top of page
  • Writer's pictureTim S

Fonterra Triumphs in Patent Battle with Perfect Day

Decision by the Australian Patent Office refused the US-based unicorn's Australian patent application on artificial milk. Fonterra celebrates by announcing their movement into the alt-dairy market with Dutch nutrition multinational DSM.

The Decision (PDF below) helps clear the way (in Australia at least) for Fonterra and alt-dairy pioneers to combine artificial milk proteins to make dairy substitutes without the cow.

Not such a Perfect Day in Aussie but their upward trajectory is clear

Perfect Day completed a US$350m Series D raise in September 2021 to take their total raised to US$710m with a valuation of US$1.5b. Their tech features fermentative production of substitute dairy proteins and lipids with desirable dairy-like properties. Patent filings also indicate an interest in hypoallergenic milk proteins and elimination of esterases that inhibit production.

They have amassed 17 granted patents across 6 different countries and have a further 83 patents pending in a further 7 countries. Although the Australian Decision has no effect in other countries, the weaknesses exposed could lead to more extensive challenges of Perfect Day's patents in other countries. Losing 1 of their 7 patent families in the relatively modest Australian market for alt-dairy is unlikely to hit Perfect Day's valuation.

Perfect Day failed to demonstrate they had made the invention

Fonterra's legal challenge started when they opposed the grant of Perfect Day's Australian patent in 2019. That patent would have covered food compositions including the two major whey proteins β-lactoglobulin (~65%) and α-lactalbumin (~25%) when produced by a fungal culture. The food compositions were also required to have some poorly defined dairy-like properties such as taste, aroma and appearance.

Perfect Day’s patent was declared invalid on two main grounds:

  1. The patent tried to claim food compositions with dairy-like properties. However, there was no evidence presented by Perfect Day that these compositions could actually be made using solely the two whey proteins without also containing another milk protein - casein. The patent claims specifically excluded other milk proteins (such as casein) so the patent claims were declared invalid for lack of support.

  2. The patent did not teach the skilled reader how to make the invention. Due to the lack of support in the first ground of invalidity, the specification did not teach the skilled reader how to make compositions with "dairy-like properties" using only whey proteins without casein.

The decision can be appealed by Perfect Day. However, hopes of ultimately prevailing seem low based on the following statement in the Decision:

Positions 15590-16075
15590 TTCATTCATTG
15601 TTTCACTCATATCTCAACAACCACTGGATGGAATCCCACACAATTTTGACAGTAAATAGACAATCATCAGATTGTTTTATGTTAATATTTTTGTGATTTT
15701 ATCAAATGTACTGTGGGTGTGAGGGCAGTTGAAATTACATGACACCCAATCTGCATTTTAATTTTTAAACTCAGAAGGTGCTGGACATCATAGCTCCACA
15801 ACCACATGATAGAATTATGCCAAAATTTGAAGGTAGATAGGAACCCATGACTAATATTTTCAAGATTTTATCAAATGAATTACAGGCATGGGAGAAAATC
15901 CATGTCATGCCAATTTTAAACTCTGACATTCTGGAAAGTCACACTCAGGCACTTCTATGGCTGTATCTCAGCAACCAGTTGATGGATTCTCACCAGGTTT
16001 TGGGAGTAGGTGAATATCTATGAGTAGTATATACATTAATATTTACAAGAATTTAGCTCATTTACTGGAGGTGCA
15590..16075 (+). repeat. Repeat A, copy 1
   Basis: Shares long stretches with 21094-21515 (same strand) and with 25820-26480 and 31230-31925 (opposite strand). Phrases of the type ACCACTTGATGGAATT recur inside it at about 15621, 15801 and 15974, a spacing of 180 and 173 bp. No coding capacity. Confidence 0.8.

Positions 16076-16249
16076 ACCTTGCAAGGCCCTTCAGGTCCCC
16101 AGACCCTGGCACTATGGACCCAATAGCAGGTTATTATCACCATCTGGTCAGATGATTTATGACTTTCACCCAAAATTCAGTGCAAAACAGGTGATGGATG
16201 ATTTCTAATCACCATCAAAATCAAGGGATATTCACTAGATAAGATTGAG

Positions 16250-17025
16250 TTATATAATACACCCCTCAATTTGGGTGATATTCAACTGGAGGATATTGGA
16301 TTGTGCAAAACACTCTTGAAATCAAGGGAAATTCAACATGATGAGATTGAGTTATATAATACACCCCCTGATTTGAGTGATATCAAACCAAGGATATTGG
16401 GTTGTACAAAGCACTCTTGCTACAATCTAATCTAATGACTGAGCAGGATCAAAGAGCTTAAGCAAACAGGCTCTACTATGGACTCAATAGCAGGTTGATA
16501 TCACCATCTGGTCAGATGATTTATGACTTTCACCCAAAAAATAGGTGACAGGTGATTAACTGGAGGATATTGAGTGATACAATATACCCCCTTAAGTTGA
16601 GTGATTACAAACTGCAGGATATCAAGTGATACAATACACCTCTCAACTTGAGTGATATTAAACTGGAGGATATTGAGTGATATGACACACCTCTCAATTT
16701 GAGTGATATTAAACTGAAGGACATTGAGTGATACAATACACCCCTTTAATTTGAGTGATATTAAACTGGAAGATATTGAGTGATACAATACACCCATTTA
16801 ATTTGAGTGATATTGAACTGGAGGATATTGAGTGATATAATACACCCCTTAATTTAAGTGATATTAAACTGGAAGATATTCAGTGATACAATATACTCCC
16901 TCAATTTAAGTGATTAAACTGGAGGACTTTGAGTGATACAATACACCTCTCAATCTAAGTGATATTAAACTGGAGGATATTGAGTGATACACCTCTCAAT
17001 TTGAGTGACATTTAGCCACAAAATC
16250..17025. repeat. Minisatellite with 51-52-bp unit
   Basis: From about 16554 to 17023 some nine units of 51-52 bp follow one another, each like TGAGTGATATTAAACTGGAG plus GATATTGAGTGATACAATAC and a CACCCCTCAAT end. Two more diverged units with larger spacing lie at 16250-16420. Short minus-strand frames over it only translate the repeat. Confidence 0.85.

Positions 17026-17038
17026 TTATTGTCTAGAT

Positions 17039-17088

Under the circumstances I see no means by which the applicant [Perfect Day] could amend the specification to overcome the deficiencies identified. However, I will provide the applicant two (2) months from the date of this decision to file amendments to attempt to overcome the deficiencies.”

As is typical in these cases, Perfect Day has a divisional patent application waiting in the wings. This will allow them to have another go at getting their patent granted. However, an initial report issued by the examiner two days after the Opposition Decision rejected the divisional application. It remains to be seen whether any commercially meaningful protection is granted.

The Decision is a good reminder to patent applicants that basing your patent claims on irrelevant or questionable evidence (or no evidence) is ultimately a bad idea. Doing the mahi (work) to properly exemplify your invention is an important step if you want to gain strong patent rights.

Fonterra's "coincidental" announcement of partnership with Dutch nutrition giant DSM

Coincidentally (😉) Fonterra announced two days after the decision that they are taking their first steps into non-dairy products. This involves a partnership with Royal DSM - a Dutch multinational nutrition and bioscience company active in the fields of health, nutrition and materials. Their partnership has been ongoing since 2019 and aims to accelerate the production of proteins with dairy-like properties using precision fermentation.

Fonterra will have spent big on the patent challenge through their attorneys AJ Park. The case involved testimony of multiple expert witnesses and extensive submissions on points of law. This investment and the timing of their announcement is a clear sign that the technology in Perfect Day's patent was of concern to Fonterra/DSM. If granted, it would likely have limited their expansion plans into the Aussie market and may have put the Royal DSM partnership on ice.

Indicators are that interest in alt-dairy will continue to grow

The global dairy alternatives market is projected to grow from $25.19 billion in 2022 to $61.43 billion by 2029, at a compound annual growth rate of 13.58%. Where tech investment goes, innovation and patent filings typically follow.

Fonterra stated in their Press Release that they have already filed patents in the field of alt-dairy. These are yet to be published but should give useful insights into Fonterra's approach to the alt-dairy market.

Perfect Day have previously ignored New Zealand as a market in their global patent filing strategy but following the announcement by Fonterra this is sure to change. The alt-dairy market is hotting up and investment is flooding in. Watch this space!!

IP Australia Decision - Fonterra opposition to Perfect Day patent - Decision_23-8-2022
Download PDF • 401KB

730 views0 comments


bottom of page